Ice baths, beach recovery, warm pool, sauna? Everyone has their preference for what makes them feel better post sporting activity. But there has been research into what form of water immersion works best for muscle recovery, and that is cold water immersion. Cold water immersion has shown to reduce muscle soreness, and was found to be more effective in sports where body contact caused soreness or damage. This would be contact sports like football, rugby, basketball, etc (4).

Cold water immersion can be completed from home in the bath or the beach. Immediately after the match, a full body submersion into 12-15 degrees Celsius water has shown to be most effective (4). Something to be aware of with cold water immersion is that it has shown to stunt adaptations to training (6). Essentially, chronic cold water immersion can stunt one's ability to improve strength, which isn’t ideal for those hitting the gym pre-season. This is why cold water immersion should mainly be used inseason only, as the focus is on getting up a game each week, and not building strength.

Compression Garments

Compression garments have limited studies behind the evidence of their benefit, but what is available has proven to be somewhat effective. Research has suggested the use of compression garments can have a positive effect on “recovery of muscle strength, muscle power, creatine kinase and in reducing the severity of delayed onset muscle soreness (4).” This is thought to be due to improving blood flow within the body, assisting with the healing and repair of damaged muscles.

Besides limited research, there is still no evidence to say it harms recovery, so it is definitely something worth trying as part of your routine recovery process. A good way to utilise compression garments is to wear them to bed and sleep in them overnight, and get a good night’s sleep!

Soft Tissue Treatment

Getting a massage throughout the week post match, and in the lead up to the next one has shown to enhance muscle recovery (6). This is because massage can help with the inflammatory process that impacts damaged muscles post sport. It also has psychological benefits as players tend to feel like their body isn’t as sore post massage, which can help with recovery and feeling confident enough to back up repeat performances. At Peak MSK Physio, both osteopathy and physiotherapy can provide soft tissue treatment, to have you up and going for your next game.

Other Options

There are of course a few other options for recovery that have less evidence behind their use, but then again, don’t have any evidence to suggest a negative impact. These are recovery methods such as cryotherapy, sauna, electrical stimulation, ultrasound, etc. There is some evidence to suggest that these modalities can assist with inflammation, tissue healing and recovery, but not enough research to recommend it. For time purposes, it would be a better idea to utilise what we know has some benefit, and as time allows, you can try those other forms of recovery also.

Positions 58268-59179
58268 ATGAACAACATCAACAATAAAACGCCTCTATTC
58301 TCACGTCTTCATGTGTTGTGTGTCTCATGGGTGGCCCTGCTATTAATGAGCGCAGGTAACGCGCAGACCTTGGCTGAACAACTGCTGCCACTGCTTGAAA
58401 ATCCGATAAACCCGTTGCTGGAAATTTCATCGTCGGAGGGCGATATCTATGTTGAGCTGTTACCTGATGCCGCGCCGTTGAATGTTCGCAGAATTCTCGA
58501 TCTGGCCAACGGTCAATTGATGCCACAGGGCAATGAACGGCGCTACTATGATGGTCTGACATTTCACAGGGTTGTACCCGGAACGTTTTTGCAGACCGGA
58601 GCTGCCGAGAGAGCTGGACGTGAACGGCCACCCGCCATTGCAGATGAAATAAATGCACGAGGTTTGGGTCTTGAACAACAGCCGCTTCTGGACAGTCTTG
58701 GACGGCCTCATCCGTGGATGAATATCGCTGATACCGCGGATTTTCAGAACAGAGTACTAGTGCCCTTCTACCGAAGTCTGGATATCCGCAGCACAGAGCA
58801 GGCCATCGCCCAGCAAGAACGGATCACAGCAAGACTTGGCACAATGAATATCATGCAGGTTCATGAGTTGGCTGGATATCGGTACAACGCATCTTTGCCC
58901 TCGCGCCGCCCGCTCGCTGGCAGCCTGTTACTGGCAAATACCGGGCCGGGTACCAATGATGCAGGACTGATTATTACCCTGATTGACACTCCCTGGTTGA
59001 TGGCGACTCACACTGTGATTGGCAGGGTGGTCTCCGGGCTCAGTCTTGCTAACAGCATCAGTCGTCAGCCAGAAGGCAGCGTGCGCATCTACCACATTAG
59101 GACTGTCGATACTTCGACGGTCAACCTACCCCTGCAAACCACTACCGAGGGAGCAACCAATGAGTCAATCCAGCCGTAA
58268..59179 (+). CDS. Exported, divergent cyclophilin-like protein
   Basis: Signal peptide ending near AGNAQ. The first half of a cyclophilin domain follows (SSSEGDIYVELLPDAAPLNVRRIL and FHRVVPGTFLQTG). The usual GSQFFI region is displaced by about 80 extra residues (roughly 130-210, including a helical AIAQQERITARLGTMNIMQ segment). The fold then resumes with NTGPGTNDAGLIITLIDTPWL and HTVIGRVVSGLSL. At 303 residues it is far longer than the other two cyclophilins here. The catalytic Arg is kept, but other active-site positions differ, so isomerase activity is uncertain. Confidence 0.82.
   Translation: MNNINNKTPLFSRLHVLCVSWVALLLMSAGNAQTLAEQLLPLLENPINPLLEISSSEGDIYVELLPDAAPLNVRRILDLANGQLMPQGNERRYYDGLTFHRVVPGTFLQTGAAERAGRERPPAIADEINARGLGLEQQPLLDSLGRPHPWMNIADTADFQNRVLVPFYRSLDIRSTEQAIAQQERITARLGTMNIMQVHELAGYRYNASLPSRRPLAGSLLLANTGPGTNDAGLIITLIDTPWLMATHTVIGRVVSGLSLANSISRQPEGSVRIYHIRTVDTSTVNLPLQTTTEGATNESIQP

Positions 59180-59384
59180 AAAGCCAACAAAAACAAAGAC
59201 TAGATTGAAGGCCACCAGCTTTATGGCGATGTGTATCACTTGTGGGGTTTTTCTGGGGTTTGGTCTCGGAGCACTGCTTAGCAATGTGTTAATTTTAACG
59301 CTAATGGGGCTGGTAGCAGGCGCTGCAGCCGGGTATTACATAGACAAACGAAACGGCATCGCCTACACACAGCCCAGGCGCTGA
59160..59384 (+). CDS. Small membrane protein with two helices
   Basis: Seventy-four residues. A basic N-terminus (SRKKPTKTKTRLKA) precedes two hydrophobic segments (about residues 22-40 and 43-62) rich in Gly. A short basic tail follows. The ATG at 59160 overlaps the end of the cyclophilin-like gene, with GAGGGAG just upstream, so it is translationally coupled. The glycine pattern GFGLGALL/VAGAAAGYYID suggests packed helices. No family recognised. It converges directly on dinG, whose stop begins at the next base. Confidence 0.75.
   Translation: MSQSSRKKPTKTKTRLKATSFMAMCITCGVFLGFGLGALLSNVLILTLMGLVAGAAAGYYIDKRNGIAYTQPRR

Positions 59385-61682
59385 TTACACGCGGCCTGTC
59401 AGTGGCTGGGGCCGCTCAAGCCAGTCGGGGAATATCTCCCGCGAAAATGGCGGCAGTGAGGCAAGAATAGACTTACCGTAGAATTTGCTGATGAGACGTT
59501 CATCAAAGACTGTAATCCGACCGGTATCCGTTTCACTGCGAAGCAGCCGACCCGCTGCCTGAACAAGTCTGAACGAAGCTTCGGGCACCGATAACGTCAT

What Should Post-Game Look Like?

The best way to ensure your recovery goals are met post-match and training session, you should create a routine, and follow these next steps.

Step  1. Train/Play

Step 2. Rehydrate. Make sure to consume some form of an electrolyte drink with some chocolate milk.

Step 3. Cold water immersion at the beach or at home in the bath. (But remember the effects of cold water on training adaptations!)

Step 4. Consume a protein and carb fueled meal. If you played a game during the day, aim to have the meal at least 4 hours before bedtime, as a way to not impact sleep quality.

Step 5. Put on some compression garments over the upper and lower body.

Step 6. Get a good night's sleep. Dark room, cool temperature and no screen technology 30 minutes before bed.

Step 7. On the day after, have a soft tissue massage from your osteo or physio.

Hopefully following this advice allows you to see a better recovery for your body. Having a good recovery is crucial to performing at a high level and being able to repeat good performances throughout the year. If you need any help with massage, stretches and exercises, contact the clinic today and book in your appointment.


Why is muscle recovery important?

Muscle recovery is important because it allows your muscles to repair and rebuild after exercise, which helps prevent injury and improves overall performance.

How long does it take for muscles to recover?

The amount of time it takes for muscles to recover can vary depending on a number of factors, including the type and intensity of exercise, age, and overall health. In general, it can take anywhere from 24 to 72 hours for muscles to fully recover after exercise.

How can I tell if my muscles are fully recovered?

You can tell if your muscles are fully recovered by monitoring how they feel during and after exercise. If you experience pain or discomfort during exercise, it may be a sign that your muscles are not fully recovered. Additionally, if you notice a decrease in performance or strength, this may be a sign that your muscles need more time to recover.

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* Conferred by Fellowship of the Australian College of Physiotherapists in 2010